The prestigious Ahuwhenua Trophy competition was first held in 1933 and is designed to showcase and celebrate excellence in Maori agriculture and horticulture. Over three years competitions are run for dairy, sheep and beef, and horticulture; in 2021 the award recognises excellence in dairying.
The competition was initiated by the great Maori leader Sir Apirana Ngata and the Governor-General at the time Lord Bledisloe who was a highly successful farmer in his own right. Their vision was to encourage and incentivise Maori farmers to improve their farming operation and for the winners of the competition to become role models for their peers.
By entering the Ahuwhenua Trophy competition, Maori have the opportunity to celebrate and showcase the standards they set as kaitiaki and stewards of the land to the world.
The finalists in this year’s Ahuwhenua Trophy for the top Māori sheep and beef farm were announced at Parliament on 21 February 2019 by the Minister of Agriculture, Hon Damien O’Connor.
2019 Ahuwhenua Trophy finalists
The Ahuwhenua Trophy is the most prestigious award for excellence in Māori farming and was inaugurated in 1933 by the renowned Māori Leader, Sir Apirana Ngata and the Governor General at the time, Lord Bledisloe. The objective was and still is to encourage Māori farmers to improve their land and their overall farming position as kaitiaki. On a three year rotational basis, the Trophy is competed for by Māori farmers in the sheep and beef, horticulture and dairy sectors.
The Chairman of the Ahuwhenua Trophy Management Committee, Kingi Smiler says the high calibre of this year’s finalists shows the strength of the Māori agribusiness sector. He says selecting the three finalists from an impressive field of entrants was no easy task.
“This competition is prestigious and people actively seek to enter this event to showcase the quality of their farming enterprises. What makes Māori sheep and beef farms so special is that in most cases they are in remote hill country areas which in itself makes farming operations challenging throughout the year, but especially in times of adverse events. The resilience and innovation shown by these people is an example to all New Zealanders that hard work coupled with clear strategic objectives and excellent farm management can produce some outstanding outcomes,” he says.
Kingi Smiler says that over the years the Māori agribusiness sector has grown exponentially, not only in sheep and beef, but also in dairy and horticulture. He says Māori are rapidly moving into the value-add space and to increase returns from their assets.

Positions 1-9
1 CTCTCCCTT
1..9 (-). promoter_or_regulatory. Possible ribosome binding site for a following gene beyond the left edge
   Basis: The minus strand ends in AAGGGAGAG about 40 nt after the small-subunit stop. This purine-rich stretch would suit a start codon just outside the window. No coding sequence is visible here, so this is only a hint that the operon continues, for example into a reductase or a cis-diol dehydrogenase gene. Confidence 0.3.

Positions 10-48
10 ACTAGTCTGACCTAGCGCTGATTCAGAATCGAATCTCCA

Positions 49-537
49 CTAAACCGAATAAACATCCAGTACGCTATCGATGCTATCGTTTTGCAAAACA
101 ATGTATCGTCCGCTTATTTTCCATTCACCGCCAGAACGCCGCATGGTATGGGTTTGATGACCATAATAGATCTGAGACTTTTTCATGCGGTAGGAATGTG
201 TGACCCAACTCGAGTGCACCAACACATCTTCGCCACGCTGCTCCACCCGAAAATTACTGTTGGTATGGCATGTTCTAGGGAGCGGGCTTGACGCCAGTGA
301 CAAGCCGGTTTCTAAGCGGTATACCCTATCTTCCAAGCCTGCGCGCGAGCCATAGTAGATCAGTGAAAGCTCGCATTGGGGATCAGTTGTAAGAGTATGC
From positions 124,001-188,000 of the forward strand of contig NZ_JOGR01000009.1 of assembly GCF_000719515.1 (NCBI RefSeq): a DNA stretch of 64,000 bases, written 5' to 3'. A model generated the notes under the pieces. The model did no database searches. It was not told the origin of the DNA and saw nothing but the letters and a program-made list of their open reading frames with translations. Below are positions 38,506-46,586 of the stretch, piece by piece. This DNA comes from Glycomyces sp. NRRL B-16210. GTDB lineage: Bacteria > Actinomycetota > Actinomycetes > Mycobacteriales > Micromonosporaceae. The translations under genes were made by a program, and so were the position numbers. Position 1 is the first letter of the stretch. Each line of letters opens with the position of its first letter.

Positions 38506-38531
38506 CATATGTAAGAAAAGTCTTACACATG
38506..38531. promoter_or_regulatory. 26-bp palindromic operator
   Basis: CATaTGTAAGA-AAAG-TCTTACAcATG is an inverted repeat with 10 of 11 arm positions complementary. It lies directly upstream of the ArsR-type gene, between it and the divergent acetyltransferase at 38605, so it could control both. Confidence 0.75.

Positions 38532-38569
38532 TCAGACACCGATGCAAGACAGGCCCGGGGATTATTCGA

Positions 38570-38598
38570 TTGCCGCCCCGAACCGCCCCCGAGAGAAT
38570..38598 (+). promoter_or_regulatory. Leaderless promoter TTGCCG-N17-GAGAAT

“We are seeing better governance in trusts and incorporations and they in turn are employing top managers to run their businesses. At the same time young people are coming back to work on the land which is great. Māori are making the economic impact we always knew they could,” he says
Field days will held at the farms during April. These are open to the public and provide an opportunity for the finalists to showcase their properties. It is also part of the judging process. Media, along with members of the public are most welcome to attend.
Field day schedule
Thursday 4 April – Whangara Farms
Thursday 11 April – Te Awahohonu Forest Trust, Gwavas Station
Thursday 18 April – Kiriroa Station, Eugene & Pania King
The Ahuwhenua Trophy, Te Puni Kōkiri Excellence in Māori Farming Award acknowledges and celebrates business excellence in New Zealand's important pastoral sector. This competition is held annually, alternating each year between dairy and sheep & beef. The 2019 sheep and beef competition judged entrants on the following criteria: Governance and strategy, community involvement, financials, feed production, human resource, environment and sustainability which Eugene and Pania King of Kiriroa Station won Friday 24th May 2019.
Kingi Smiler, Ahuwhenua Trophy Management Committee Chairman congratulated Eugene and Pania describing them as a great example of a couple who set challenging goals and then achieved them. He says the King whānau worked so well together, helping each other to achieve farm ownership and now they have earned a unique place in the legacy of the Ahuwhenua Trophy. Kingi described Eugene and Pania as outstanding role models for Māori farming saying all New Zealanders should take note of their achievements and that of their whānau.
Kingi says all this year’s finalists ran farming operations which are among the best in Aotearoa and for that matter the world. The farms were of the highest standard and the task of deciding a winner would not have been easy. This year was a great example of the standard of Māori farming in the country and it is great that we have the Ahuwhenua Trophy competition to showcase its success.
About Kiriroa Station
Kiriroa Station is owned and operated by husband and wife team, Eugene and Pania King. For 12 years they farmed in a whānau partnership. They all had one goal in common, to one day all own their own farms. The whānau knew that with hard work, commitment, and determination their goal would be reached. Eugene and Pania are grateful to have had the opportunity to farm with whānau, and are proud of what has been achieved.
In 2013 Eugene and Pania decided they had built enough equity to finally go out on their own. After a yearlong search for a farm, they found Kiriroa. In March 2014 they moved to Motu to start a new chapter in their lives. Kiriroa is a special place to the Kings. They feel lucky to have taonga like the Motu River, and consider themselves kaitiaki to the 2.2 km of the river flowing through Kiriroa.
Kiriroa Station is situated in the Motu Valley which is almost halfway between Gisborne and Opotiki. The Motu Valley is home to weka –and because of their declining numbers, in 2015 Eu-gene and Pania retired 2ha of land for them. With the help of the Gisborne District Council, Motu School, as well as support from the community, native plants were planted and a weka wetland habitat was established. With ongoing monitoring and maintaining the habitat, the weka are thriv-ing. There are three QEII covenants on Kiriroa and a further two to be done within the next three years.
The King whānau is very supportive of whānau, community, marae and school; living and breathing their whakatauaki:
Poipoia te whenua, te wai, te hunga tangata ano hoki e ora tonu ia tatou!